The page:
Guest post by: Noah Reyna is a Junior majoring in Finance. This Fall, Noah participated in the University of Navarra Exchange program.
What makes Pamplona such a great place to study abroad is the presence of a vast amount of transportation methods. Whether be it be via public buses, trains, private coach buses, or plane, travelling is surprisingly easy in and out of Pamplona.
I’ve learned this through my ventures outside of Pamplona the past month or so. The close proximity of such transportation has allowed me to travel to Gijón and San Sebastián, Spain, both of which are located in Northern Spain, as well as Bordeaux, France.
Gijón, like the other Spanish cities that I have visited so far, is extremely walkable. I was able to walk from my Airbnb to the West Beach Promenade after grabbing some brunch in the city center. English was more widely spoken here, and I heard other languages such as Russian as well, presumably due to Gijón being a larger and more touristy area. Besides for watersports, there were also museums for history buffs to visit and botanical gardens for nature lovers.
I took a coach bus to Cudillero, a nearby fishing town that is located in rural Asturias, the province where Gijón is situated. The broad reach of even the coaches is surprising to me considering that Cudillero is a small town of about 5000 people.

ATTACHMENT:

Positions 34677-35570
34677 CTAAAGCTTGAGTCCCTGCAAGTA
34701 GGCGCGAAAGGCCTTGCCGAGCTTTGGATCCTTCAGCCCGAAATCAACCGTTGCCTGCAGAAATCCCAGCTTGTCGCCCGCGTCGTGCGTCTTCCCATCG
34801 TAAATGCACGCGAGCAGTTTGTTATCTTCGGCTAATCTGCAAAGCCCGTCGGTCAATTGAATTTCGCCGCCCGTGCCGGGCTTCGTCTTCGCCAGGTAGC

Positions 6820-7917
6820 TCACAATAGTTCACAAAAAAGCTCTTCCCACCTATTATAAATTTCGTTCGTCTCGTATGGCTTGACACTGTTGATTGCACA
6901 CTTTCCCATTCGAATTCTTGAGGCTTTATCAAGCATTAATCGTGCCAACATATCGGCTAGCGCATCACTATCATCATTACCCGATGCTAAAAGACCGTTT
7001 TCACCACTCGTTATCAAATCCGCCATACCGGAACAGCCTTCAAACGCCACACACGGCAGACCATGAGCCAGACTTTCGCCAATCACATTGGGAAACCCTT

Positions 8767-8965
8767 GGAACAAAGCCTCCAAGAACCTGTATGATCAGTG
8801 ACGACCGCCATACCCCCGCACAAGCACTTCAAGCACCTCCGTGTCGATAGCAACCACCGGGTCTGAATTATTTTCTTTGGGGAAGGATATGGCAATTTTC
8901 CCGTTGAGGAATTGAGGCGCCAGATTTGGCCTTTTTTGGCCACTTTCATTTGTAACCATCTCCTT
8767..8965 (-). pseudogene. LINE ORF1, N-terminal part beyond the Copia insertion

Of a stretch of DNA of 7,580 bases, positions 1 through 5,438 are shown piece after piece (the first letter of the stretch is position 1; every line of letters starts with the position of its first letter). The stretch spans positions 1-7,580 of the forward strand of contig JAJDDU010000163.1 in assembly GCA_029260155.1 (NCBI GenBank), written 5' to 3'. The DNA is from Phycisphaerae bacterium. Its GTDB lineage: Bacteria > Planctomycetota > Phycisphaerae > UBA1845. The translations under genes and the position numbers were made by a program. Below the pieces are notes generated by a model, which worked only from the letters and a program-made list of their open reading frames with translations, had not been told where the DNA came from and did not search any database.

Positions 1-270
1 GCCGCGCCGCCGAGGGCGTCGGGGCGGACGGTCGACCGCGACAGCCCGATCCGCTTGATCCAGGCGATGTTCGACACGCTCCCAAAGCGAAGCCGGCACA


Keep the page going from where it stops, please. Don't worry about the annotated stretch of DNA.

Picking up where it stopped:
I took a private coach bus for my journey from Pamplona to San Sebastián, as it was more inexpensive than the Renfe train. The private coach bus, provided through coach company Alsa, was actually more comfortable than the train since they had Wi-Fi and outlets to charge electronic devices. And, while I only spent a day in San Sebastián, it still proved to be an enjoyable experience. Of course I ventured to the beaches for sightseeing, but also hiked up to the Batería de Santiago where I was able to get a great view of the beach and cityscape. A final highlight of San Sebastián was having the chance to eat cheesecake from La Viña—and as a former employee of The Cheesecake Factory, I can say that it was infinitely better than theirs.
Finally, the cheapest method to get to Bordeaux was renting a car to drive up there. Compared to the United States, driving here is pretty terrifying—the speed limits on the highways are faster (about 130 kilometers per hour, or about 78 miles per hour), and many drivers, especially in Spain, drive much faster than it. I definitely got honked at a lot by the French for not knowing how to drive up to their expectations!
Upon my arrival in Bordeaux I went to the Dune of Pilat, which was absolutely breathtaking. It was breathtaking in terms of both having to hike up a 45 degree slant of sand to get to the viewpoint and in terms of the view upon my reach of the summit! I also heard a good mix of people here, from Spain, Germany, and France.
Another great aspect of European cities is the great amount of parks that they have. During my time in Bordeaux, I went to the Jardin Public, a wonderful park that has a large walking perimeter and garden in it. It is a perfect spot for both the amateur and professional photographer due to the vast amount of both plants and buildings inside the park.
Upon reflection, access to a large medium of transportation methods has allowed me to travel in both Spain and beyond. Cities outside of Pamplona continue to be walkable, expanding even more one’s abilities to travel. In terms of my experience, I feel as if it has allowed me to become immersed in different cultures of different regions of Spain and France and thus improving my adaptability to different cultures, which I hope to apply to the workplace if I do end up having a job that requires travel and interaction with international culture.